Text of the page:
• Option H: RelativityH7 General relativitySpacetimeExplain gravitational attraction in terms of warping of spacetime by matter. Einstein termed the natural paths followed due to the curvature of spacetime world lines.As we learned when we discussed fields, a force like gravity can be either caused by action at a distance (F = GMm/r2) or by the gravitational field (g = GM/r2).The spacetime curvature (field) eliminates the need for a planet to know where the sun is and to constantly exchange coordinate information with it, in order to know which way to orbit.Rather, the planet orbits simply by reacting to the field that is the curvature of spacetime. It follow its local world line without the need to know where the source of curvature comes from.

  • Option H: RelativityH7 General relativitySpacetimeExplain gravitational attraction in terms of warping of spacetime by matter.According to general relativity, the sun curves the spacetime surrounding it, as shown:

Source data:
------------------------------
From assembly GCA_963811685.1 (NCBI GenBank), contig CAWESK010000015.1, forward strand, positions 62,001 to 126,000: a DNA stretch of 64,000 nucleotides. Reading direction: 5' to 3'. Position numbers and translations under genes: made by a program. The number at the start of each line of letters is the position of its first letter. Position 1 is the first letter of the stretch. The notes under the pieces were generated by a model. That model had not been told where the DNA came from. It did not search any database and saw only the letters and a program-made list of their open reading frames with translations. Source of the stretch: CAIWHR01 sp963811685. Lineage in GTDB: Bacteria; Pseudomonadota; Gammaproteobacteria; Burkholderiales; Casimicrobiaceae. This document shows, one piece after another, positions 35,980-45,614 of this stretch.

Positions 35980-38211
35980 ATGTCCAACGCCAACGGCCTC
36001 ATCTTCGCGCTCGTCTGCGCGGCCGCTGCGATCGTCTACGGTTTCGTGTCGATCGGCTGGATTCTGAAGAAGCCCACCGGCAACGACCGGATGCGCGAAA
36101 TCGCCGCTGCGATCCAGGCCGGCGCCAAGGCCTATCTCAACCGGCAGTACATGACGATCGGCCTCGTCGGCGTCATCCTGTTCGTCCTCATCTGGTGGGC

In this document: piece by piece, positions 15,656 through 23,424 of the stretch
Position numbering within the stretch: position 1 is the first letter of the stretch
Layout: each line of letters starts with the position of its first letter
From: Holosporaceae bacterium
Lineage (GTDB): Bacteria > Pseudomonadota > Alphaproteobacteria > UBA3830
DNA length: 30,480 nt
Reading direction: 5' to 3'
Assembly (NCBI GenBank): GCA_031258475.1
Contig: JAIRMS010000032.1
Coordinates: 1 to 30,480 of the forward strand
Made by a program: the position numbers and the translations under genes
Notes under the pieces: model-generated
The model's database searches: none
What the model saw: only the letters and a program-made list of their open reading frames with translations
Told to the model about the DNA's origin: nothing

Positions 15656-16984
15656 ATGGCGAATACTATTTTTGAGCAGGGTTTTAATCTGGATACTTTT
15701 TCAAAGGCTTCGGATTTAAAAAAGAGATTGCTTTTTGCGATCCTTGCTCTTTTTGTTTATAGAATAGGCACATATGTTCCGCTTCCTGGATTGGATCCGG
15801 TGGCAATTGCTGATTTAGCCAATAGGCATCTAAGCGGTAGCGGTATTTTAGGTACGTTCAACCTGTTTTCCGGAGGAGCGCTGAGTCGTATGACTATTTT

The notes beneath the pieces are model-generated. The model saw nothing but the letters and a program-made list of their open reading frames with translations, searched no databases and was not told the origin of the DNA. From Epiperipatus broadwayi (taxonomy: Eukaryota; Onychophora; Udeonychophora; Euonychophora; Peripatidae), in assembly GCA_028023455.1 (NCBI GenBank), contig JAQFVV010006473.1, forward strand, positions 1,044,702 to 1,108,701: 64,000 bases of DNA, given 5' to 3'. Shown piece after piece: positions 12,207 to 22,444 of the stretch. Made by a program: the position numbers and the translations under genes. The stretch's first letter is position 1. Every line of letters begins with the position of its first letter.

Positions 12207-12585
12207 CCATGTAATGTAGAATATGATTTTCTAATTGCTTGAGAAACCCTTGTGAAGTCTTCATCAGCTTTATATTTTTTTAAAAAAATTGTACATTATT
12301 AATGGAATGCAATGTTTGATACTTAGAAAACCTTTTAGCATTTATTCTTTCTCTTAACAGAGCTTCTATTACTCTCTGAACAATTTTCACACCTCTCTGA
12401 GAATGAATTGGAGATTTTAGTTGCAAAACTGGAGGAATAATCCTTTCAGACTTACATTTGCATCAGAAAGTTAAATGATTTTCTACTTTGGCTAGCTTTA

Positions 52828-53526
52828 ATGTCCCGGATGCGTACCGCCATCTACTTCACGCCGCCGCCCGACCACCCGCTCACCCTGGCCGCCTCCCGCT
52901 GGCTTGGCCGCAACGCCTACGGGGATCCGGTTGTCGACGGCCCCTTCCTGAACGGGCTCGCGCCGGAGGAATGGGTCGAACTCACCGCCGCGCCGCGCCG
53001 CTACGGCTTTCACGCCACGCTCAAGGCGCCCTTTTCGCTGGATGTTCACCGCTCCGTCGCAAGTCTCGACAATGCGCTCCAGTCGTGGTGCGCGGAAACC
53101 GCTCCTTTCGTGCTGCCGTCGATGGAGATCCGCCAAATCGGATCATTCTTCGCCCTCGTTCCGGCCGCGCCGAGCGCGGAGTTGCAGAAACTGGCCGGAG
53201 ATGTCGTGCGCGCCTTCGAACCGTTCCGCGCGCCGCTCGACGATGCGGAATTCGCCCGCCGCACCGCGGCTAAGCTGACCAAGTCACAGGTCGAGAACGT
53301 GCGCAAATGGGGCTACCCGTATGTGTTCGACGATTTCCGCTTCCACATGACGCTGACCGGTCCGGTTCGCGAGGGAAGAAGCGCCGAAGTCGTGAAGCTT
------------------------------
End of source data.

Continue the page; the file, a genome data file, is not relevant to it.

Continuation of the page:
Each planet then moves in response to its local closed world line. The result is orbital motion without action at a distance.

  • Option H: RelativityH7 General relativitySpacetimeDescribe the concept of spacetime.One axis is ct and one is x:ctxFar from mass the particle will move in a straight line.

  • Option H: RelativityH7 General relativitySpacetimeDescribe the concept of spacetime.ctxClose to a large mass the particle will move in a curved line, responding to the local curvature of spacetime.

  • Option H: RelativityH7 General relativitySpacetimeDescribe the concept of spacetime.Close to a large mass like Earth the spacetime in its vicinity will become curved.All particles follow the shortest path in spacetime. T